The most important thing to learn from this message today, for the well-being of the family, is MAKE YOUR MARRIAGE HIGH PRIORITY.

A close second is: have lots of laughter and family fun, the sillier, the better.

Thank you for letting me serve you. I hope this answered your question. Your feedback is important.

Gifted Children

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Faith A. Coleman MD


No questions are off-limits. My strengths are understanding what questioners are really trying to ask, knowing the right questions to get to useful answers, and putting complicated, subject-specific words and concepts into language accessible to lay-persons. The topic is fascinating and can be surprising, the opposite of what might logically seem expected of giftedness. I am skilled in identifying giftedness at any age, including very early in life.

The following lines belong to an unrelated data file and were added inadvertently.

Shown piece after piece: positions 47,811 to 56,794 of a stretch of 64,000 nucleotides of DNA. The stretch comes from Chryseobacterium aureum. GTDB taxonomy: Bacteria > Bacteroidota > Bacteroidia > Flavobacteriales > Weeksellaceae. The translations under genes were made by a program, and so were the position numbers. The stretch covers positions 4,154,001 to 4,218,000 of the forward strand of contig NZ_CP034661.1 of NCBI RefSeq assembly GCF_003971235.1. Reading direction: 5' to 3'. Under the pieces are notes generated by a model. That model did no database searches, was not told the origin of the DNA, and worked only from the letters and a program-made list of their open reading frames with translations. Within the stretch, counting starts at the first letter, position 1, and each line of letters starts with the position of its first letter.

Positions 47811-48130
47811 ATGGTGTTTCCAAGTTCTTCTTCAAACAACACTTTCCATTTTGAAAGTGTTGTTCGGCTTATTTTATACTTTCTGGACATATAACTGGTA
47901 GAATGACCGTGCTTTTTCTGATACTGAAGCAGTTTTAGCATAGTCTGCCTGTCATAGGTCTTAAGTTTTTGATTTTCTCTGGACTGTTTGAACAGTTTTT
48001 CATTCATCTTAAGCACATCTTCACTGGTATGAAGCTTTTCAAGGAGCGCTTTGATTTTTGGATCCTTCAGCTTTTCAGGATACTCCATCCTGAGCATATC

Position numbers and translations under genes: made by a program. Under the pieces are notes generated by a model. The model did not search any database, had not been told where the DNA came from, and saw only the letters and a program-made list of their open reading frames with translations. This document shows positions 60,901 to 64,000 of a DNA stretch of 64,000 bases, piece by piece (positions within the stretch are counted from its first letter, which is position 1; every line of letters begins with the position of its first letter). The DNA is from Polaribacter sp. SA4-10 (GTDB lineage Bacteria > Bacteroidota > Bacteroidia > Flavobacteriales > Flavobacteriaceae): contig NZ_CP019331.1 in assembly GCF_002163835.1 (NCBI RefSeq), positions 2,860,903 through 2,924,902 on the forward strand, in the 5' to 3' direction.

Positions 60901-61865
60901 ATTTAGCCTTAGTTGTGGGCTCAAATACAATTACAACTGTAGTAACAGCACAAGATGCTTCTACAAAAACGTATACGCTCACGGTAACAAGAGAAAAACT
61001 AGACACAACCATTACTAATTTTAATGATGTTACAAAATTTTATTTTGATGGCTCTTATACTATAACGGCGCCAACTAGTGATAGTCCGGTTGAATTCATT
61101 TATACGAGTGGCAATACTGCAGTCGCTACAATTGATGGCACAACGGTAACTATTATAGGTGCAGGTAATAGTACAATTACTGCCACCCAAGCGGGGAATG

Children constitute about one-third of the patients in a Family Medicine practice. I was Director of Children's and Women's Public Health Education Programs with the Northeast Texas Public Health District. I have two highly gifted children, one of whom attended Roeper School, listed first in this site's Sponsored Links. I was the health expert for Roeper's board of directors; I maintain contacts there. I'm on the board of directors of several organizations of which I'm a member. I spent a summer as the Medical Director of a camp for kids with ADD, ADHD, and psychiatric disorders. Editor, Medical Economics Publishing Co. licensure to teach K-12 in Oklahoma, with added qualification in Journalism